Despite the comings and goings of businesses in the Battle Creek area, health care providers seemed to have been a stable presence.
Still, uncertainty surrounds the next 10 years as hospital systems look ahead and work to figure out how to contend with changing insurance laws, provider shortages and more.
Oaklawn Hospital President and CEO Ginger Williams said, though, that these aren’t new challenges and have been given a lot of thought over the last few years.
“There’s been so much turmoil and so much uncertainty in the health care industry that it risks pulling us all a little off course as we’re just trying to stay afloat, while we’re trying to navigate all of the legislative changes,” Williams said.
Oaklawn, a Marshall-based hospital, is one of the three main hospital systems in Calhoun County. Kalamazoo’s two systems, Bronson Healthcare and Borgess Health, both have a big presence here.
Bronson Battle Creek is the city’s only full hospital and will become a teaching hospital when its new residency training program is approved. The program is a partnership between Bronson, Western Michigan University’s Homer Stryker M.D. School of Medicine and Battle Creek-based Grace Health, a federally qualified health center.
The first class at Bronson Battle Creek could begin by 2018, the Enquirer reported in November.
Bronson will further expand its Battle Creek presence when its 14,000-square-foot facility, Bronson Family Medicine at 2900 Watkins Road, opens in the spring.
Borgess has established the Borgess Health Park in Battle Creek and formed a partnership with Oaklawn, which was announced in June as THINK Health. Borgess is part of Ascension, a Catholic health care system.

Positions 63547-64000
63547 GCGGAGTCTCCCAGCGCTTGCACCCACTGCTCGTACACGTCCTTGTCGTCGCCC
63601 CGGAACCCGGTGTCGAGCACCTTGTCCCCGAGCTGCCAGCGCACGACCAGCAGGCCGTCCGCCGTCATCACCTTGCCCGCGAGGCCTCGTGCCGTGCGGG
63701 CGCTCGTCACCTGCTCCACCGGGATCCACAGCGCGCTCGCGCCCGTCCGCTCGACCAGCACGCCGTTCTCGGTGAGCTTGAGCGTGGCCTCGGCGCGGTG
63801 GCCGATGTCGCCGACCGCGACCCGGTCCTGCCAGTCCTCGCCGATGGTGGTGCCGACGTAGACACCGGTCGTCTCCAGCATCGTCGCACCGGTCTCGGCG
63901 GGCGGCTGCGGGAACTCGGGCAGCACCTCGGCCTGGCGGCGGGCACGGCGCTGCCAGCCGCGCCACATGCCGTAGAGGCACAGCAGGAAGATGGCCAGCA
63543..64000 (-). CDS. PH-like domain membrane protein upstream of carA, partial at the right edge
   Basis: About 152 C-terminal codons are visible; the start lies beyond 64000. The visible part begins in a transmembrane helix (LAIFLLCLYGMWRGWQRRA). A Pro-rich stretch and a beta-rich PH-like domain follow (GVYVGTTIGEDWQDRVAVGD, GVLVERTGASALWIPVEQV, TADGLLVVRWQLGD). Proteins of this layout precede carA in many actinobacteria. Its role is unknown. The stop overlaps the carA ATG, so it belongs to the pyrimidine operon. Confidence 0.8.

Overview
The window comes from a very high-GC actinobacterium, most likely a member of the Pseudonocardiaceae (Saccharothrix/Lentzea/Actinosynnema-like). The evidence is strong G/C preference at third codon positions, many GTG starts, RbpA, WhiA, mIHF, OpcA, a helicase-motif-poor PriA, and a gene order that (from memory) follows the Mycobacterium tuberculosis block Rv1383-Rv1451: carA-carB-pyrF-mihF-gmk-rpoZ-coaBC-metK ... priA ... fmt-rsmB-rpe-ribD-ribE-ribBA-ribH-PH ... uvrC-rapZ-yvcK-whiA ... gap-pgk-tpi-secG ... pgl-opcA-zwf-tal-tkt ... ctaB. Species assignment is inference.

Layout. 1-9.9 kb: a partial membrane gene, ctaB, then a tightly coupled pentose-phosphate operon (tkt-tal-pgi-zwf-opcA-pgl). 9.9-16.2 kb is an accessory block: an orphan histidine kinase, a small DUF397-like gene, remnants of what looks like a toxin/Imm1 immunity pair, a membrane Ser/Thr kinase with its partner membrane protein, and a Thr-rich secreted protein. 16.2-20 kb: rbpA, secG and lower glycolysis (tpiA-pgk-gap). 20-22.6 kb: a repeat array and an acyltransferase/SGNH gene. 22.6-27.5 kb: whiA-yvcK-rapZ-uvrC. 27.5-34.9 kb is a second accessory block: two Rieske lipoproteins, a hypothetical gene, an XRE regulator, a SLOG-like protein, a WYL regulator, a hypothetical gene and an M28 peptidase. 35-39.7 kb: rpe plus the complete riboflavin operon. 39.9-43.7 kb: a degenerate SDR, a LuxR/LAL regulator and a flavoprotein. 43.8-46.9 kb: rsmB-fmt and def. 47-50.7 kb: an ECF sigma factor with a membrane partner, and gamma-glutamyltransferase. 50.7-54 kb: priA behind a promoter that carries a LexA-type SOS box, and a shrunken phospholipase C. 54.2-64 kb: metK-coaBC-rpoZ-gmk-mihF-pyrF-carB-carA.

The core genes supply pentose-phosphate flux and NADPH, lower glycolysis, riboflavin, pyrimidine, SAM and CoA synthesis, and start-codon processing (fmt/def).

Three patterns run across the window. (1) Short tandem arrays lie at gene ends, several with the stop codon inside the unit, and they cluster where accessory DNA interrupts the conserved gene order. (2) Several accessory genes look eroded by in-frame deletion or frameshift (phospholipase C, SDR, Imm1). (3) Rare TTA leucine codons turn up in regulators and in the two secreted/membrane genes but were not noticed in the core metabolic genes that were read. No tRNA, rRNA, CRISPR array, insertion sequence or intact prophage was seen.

The THINK Health partnership, which is not a merger, will expand the existing ways the two hospital systems work together, they said in a joint announcement at the time. No new building plans connected to the partnership were immediately announced.
As all the hospitals maneuver to provide the best care and draw in more patients, though, they face many of the same challenges.
The ongoing doctor shortage
According to a study commissioned by the American Association of Medical Colleges, there will be an expected shortfall of physicians of 61,700 to 94,700 nationally by 2025, many of those in primary care.
Bronson President and CEO Frank Sardone said he’s optimistic about his system’s ability to attract physicians.
“We also do a lot of work making sure that, operationally, the practice works well for the physician,” Sardone said. “We’ve introduced many changes, one of them being the electronic medical record, Epic, and that’s fully implemented now throughout the Bronson system. It’s a way to facilitate communications between physicians, between organizations.”
If medical students are deciding to go into specialties, which are more financially rewarding, it can be difficult to change their minds.
Borgess President and CEO Kathy Young said hospitals must work with medical students on decreasing their debt and making primary care more attractive to students.
“It’s the less glamorous work of a doctor,” Young said. “But it’s the foundation that the whole health care system is built on. But it is not a specialty that people are choosing at the same rate as they are other specialties today.”
Young also said that because fewer students are choosing to go into internal medicine, there’s a gap being created that patients who have complex problems are falling through.
“So we’re starting to really explore, is there a family practice specialty that really deals with medically complex patients and how do we prepare our physicians to do that,” Young said.
At Oaklawn, Williams said the Marshall hospital’s recruiting has been successful and they’ve eased off on it for now. Still, she said, there needs to be more effort from Michigan in passing legislation when it comes to allowing mid-level providers, such as physician’s assistants and certified registered nurse anesthetists.